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  • Evan Ryan

You'll Pay Now or You'll Pay Later

Happy tax week.

AI is about the data.

“Good” means accurate and trustworthy, not “desired”

If you took a 2 year old and you taught that child that a table was, in fact, called a “chair,” the 2 year old would believe it until you told it otherwise.

The data you gave the 2 year old was bad.  A table is called “table”, not “chair.”  

Good data is important.  Good data is how you know how much money you made last year, how many Instagram followers you have or how far away your in-laws live.  

Bad or questionable data is bad. The quality of the data presented is how much you trust or don’t trust the media,  how you believe certain people and don’t believe other (“I just can’t tell if they’re lying”) and how we don’t know the average level of female education and entrepreneurship in the third world.

Good data is really, really valuable.  In this piece, “Good” means accurate and trustworthy, not “desired.”

An AI trained with bad data is intelligent, but with bad reference points.  So, if the data is bad, the predictions, categorizations, and outcomes will also be bad.  The algorithm thinks it’s doing everything right (and it is) but the data set it up for failure.

Good data is expensive because it requires lots of work.  Lots of work requires lots of labor.  Lots of labor means large expense.  This typically bothers CFOs.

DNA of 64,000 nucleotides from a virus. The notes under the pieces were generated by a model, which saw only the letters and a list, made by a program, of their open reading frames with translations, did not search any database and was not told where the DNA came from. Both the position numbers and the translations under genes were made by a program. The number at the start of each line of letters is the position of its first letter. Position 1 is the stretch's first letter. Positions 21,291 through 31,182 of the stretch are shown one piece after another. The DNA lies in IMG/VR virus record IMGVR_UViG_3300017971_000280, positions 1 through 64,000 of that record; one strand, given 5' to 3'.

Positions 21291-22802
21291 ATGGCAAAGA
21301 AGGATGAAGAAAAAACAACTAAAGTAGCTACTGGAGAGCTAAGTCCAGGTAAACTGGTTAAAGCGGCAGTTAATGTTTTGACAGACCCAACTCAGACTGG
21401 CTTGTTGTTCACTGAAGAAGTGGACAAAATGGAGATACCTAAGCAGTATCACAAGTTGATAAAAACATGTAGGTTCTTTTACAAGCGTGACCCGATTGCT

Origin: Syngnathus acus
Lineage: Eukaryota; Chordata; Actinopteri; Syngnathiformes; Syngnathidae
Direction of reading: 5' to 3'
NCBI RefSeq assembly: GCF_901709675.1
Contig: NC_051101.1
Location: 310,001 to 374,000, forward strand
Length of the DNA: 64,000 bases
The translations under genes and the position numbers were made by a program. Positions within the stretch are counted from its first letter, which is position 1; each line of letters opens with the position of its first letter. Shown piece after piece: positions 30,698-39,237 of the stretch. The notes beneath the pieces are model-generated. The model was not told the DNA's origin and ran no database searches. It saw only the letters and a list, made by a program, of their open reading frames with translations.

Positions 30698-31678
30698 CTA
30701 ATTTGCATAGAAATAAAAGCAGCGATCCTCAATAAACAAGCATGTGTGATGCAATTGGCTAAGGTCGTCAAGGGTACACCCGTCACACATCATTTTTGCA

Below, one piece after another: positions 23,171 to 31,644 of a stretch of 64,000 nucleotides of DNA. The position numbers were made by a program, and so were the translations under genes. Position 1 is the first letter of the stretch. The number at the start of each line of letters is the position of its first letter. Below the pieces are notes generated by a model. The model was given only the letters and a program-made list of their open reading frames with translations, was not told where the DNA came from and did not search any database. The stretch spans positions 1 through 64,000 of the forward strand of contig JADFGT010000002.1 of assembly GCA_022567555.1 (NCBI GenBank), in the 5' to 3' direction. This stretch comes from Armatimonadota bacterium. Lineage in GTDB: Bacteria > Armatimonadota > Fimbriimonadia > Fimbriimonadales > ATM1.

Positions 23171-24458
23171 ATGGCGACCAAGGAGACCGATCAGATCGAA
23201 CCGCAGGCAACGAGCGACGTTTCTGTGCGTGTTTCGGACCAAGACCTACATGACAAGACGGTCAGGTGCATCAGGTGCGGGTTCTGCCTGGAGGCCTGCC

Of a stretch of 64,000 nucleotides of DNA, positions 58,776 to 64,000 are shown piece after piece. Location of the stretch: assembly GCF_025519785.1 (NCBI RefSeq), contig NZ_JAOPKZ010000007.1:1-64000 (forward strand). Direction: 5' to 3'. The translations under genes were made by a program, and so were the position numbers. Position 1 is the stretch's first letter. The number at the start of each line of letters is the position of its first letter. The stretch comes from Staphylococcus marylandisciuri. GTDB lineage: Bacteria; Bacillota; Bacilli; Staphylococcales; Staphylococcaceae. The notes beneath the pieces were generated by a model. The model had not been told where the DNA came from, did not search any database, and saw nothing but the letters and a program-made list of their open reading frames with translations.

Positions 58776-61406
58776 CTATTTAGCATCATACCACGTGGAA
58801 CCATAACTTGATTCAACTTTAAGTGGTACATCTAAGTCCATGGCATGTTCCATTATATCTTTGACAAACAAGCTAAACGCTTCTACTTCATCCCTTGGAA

The issue is that you either pay now or pay later.  Either, you pay now and train the AI properly, or you pay later and have humans doing work algorithms could do.  Training the AI properly enables easier and more flexible scaling, and you don’t need to retrain unless you need new data included in predictions.  You’ll always pay hourly for that labor.

So, what’s the point?

AI will permeate every industry and every business. Quickly.  It won’t be like “Oh my business can wait a few years” or “Technology doesn’t really affect my business” because competitors will implement it, lower prices immediately (while keeping the same margin), and undercut.

Or other startups will use AI to automate most or all of your business and ship a product of the same quality for half the cost.

Maybe they’ll ship twice as much product for half the cost per unit.

AI removes the human component of decision making and repeatable tasks.

Those tasks are only as repeatable, and the decision making only as strong, as the data you give it.

You’ll pay now or you’ll pay later, isn’t it worth it to invest the extra 20% into training the algorithm the right way the first time?


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